Fresh One Coffee: A Case Study in Screwing Up Your Brand

Published on Author Eli Fennell

Fresh One Coffee Criticized for Porn-Inspired Ads

Fresh One, an Australian-based coffee distributor, is feeling the heat today, and it isn’t the warmth of a freshly brewed cup of morning Joe. The company, also known as Fresh Boost, has been fiercely criticized by fans and activist groups like Collective Shout for their porn-inspired Facebook ads.

While many companies have used sex and sexuality to sell products, such as the highly suggestive Herbal Essences TV Commercials, Fresh One succeeded in crossing the line that divides clever marketing from highly offensive content. In fact they not only crossed that line, they blew it up with a pipe bomb, then bulldozed the debris into a large pile, loaded that pile into a rocket, and blasted into deep space, to Boldly Go where few line-crossers have gone before.

Don’t believe me? Look at the images, two of which are embedded in the image at the top of this article. The most offensive one, which I will not post here (see the Collective Shout archive linked to above), goes as far as to depict a woman’s naked sexual organs (covered only by Fresh One logos) as metaphorical “coffee beans”, not-so-subtly encouraging the viewer to take a “mouthful” of them.

Whereas many marketing campaigns play off elements of sexuality, such as pleasureful moaning sounds, Fresh One’s campaign transforms sexual and highly sexualized images into blatant visual metaphors for their coffee. Even this might not be so bad, were it not that a single consistent pattern emerges from them: woman as pure object, depersonalized to the maximum extent possible as things which fulfill the base cravings of men.

Blatant depictions of females performing oral sex on males, and various sexual “food fetishes” (e.g. chocolate syrup or milk poured onto a woman’s body), leave little doubt that Fresh One was targeting only half of their audience, while being entirely unconcerned whether they offended the other half. It was, perhaps, the most extreme objectification of women in coffee advertisements in decades.

Rather than engage the criticism and learn from it, Fresh One first attempted to defend themselves by accusing those complaining of espousing “Ultra Conservative Views”.  Leave aside that there really was no good defense to be made here, the company doubled down on their comedy of errors by blaming the audience, an approach which is rarely right and even more rarely works. If there were a book on how to handle such a situation (yes, I know, there are actually hundreds and maybe thousands, none of which the Fresh One folks ever read apparently), Rule #1 would be that: when offering a defense of scandalous advertising, one should never blame or label those who are complaining.

Rule #2 would cover what came next: Fresh One shut down their Facebook Page, where most of the discussion was taking place. Never, EVER withdraw entirely from the discussion on your fan pages, website, blog, or anywhere else the discussion is taking place by shutting them down. That is the online equivalent of handling complaints in your store by kicking out your customers and closing down the business.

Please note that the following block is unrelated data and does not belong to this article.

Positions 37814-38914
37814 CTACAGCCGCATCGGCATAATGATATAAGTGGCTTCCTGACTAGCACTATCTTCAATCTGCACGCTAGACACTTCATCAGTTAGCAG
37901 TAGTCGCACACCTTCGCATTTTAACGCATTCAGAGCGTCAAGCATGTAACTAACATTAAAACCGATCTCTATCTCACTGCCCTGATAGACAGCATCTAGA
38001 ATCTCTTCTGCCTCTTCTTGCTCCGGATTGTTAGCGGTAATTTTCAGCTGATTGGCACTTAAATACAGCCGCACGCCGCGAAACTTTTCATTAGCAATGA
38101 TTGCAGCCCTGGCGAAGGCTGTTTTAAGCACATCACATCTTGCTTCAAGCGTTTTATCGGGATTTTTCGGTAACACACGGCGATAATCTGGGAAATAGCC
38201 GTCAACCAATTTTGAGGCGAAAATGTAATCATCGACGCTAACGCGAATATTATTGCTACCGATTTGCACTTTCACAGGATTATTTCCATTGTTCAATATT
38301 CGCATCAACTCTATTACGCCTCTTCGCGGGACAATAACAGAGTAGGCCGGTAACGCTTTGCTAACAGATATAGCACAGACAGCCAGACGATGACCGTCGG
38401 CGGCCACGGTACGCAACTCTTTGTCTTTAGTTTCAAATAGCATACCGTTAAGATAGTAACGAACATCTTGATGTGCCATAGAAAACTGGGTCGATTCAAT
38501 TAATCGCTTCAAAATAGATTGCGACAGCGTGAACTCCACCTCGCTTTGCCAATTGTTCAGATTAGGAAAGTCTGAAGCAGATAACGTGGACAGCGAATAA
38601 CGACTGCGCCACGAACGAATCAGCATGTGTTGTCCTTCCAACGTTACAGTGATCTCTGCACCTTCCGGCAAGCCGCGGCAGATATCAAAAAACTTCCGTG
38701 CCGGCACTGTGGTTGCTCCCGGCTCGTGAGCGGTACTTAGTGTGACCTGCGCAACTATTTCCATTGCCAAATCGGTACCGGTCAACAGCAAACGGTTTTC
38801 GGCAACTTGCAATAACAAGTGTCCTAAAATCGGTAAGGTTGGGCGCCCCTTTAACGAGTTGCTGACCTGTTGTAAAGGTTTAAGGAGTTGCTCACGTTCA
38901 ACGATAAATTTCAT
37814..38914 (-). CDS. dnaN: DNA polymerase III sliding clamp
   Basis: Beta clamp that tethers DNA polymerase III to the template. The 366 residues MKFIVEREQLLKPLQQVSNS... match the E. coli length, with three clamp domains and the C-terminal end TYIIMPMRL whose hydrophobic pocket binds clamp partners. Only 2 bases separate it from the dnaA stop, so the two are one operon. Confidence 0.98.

Perhaps someone at Fresh One realized that the ad campaign itself had been truly boneheaded, and the response to the controversy even worse, and took to mind that the best solution was to wipe the slate clean and start fresh. If so, that was also a big mistake. It’s sure to alienate even your fans, depriving you of what should be a beneficial part of your online presence, and to leave the offended parties the loudest voices on the internet discussing your brand. Such controversies don’t go away because you ignore them, not quickly enough at least to avoid permanent damage to your reputation.

Recently I warned against killing your brand for social media. One thing I warned against was “That Goofy Meme” that has no relevance to your brand, which is very similar to what Fresh One did here. While they attempted to make the images brand relevant, even going so far as to literally brand them, it was nothing more than an attempt to force a square peg into a round hole by placing a round sticker on it.

I also warned against failing to respond to comments on social media. Certainly, shutting down your social media account is easily the most extreme example of this fundamental mistake.

This scandal may or may not kill the Fresh One brand, it has unquestionably tarnished their image and alienated large segments of their fan base and potential audience, especially the female side of the equation at a time when women control most of the domestic purchasing power in many nations.

While they can never undo this mistake, and may never fix the damage, their failure can provide many valuable negative lessons in branding. Even if you aren’t offending half the planet with your marketing campaigns, perhaps in other ways you are similarly tarnishing or diminishing your reputation? That’s a possibility that every business must at least consider.